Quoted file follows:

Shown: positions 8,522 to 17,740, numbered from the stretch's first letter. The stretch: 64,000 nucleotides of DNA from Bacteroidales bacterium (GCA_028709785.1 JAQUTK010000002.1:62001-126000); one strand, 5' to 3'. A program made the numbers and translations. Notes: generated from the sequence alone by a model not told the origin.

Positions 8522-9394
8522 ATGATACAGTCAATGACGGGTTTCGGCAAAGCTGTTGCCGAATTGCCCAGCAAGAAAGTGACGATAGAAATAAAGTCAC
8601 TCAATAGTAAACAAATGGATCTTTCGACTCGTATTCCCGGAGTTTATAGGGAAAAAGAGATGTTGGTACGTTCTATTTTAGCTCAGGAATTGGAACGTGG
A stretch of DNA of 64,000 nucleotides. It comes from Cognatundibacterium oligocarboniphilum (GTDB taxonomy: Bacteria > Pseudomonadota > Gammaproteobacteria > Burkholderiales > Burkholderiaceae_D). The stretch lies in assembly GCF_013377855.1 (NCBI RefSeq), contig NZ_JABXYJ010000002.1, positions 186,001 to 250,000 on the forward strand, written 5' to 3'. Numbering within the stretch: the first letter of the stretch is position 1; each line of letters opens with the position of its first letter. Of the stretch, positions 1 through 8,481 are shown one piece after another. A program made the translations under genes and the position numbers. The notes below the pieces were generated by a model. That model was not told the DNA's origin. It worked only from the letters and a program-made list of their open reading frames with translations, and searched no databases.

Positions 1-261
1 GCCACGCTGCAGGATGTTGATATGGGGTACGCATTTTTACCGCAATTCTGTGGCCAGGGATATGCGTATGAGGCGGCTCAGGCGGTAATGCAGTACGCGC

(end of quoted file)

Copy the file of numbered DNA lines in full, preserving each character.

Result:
Shown: positions 8,522 to 17,740, numbered from the stretch's first letter. The stretch: 64,000 nucleotides of DNA from Bacteroidales bacterium (GCA_028709785.1 JAQUTK010000002.1:62001-126000); one strand, 5' to 3'. A program made the numbers and translations. Notes: generated from the sequence alone by a model not told the origin.

Positions 8522-9394
8522 ATGATACAGTCAATGACGGGTTTCGGCAAAGCTGTTGCCGAATTGCCCAGCAAGAAAGTGACGATAGAAATAAAGTCAC
8601 TCAATAGTAAACAAATGGATCTTTCGACTCGTATTCCCGGAGTTTATAGGGAAAAAGAGATGTTGGTACGTTCTATTTTAGCTCAGGAATTGGAACGTGG
A stretch of DNA of 64,000 nucleotides. It comes from Cognatundibacterium oligocarboniphilum (GTDB taxonomy: Bacteria > Pseudomonadota > Gammaproteobacteria > Burkholderiales > Burkholderiaceae_D). The stretch lies in assembly GCF_013377855.1 (NCBI RefSeq), contig NZ_JABXYJ010000002.1, positions 186,001 to 250,000 on the forward strand, written 5' to 3'. Numbering within the stretch: the first letter of the stretch is position 1; each line of letters opens with the position of its first letter. Of the stretch, positions 1 through 8,481 are shown one piece after another. A program made the translations under genes and the position numbers. The notes below the pieces were generated by a model. That model was not told the DNA's origin. It worked only from the letters and a program-made list of their open reading frames with translations, and searched no databases.

Positions 1-261
1 GCCACGCTGCAGGATGTTGATATGGGGTACGCATTTTTACCGCAATTCTGTGGCCAGGGATATGCGTATGAGGCGGCTCAGGCGGTAATGCAGTACGCGC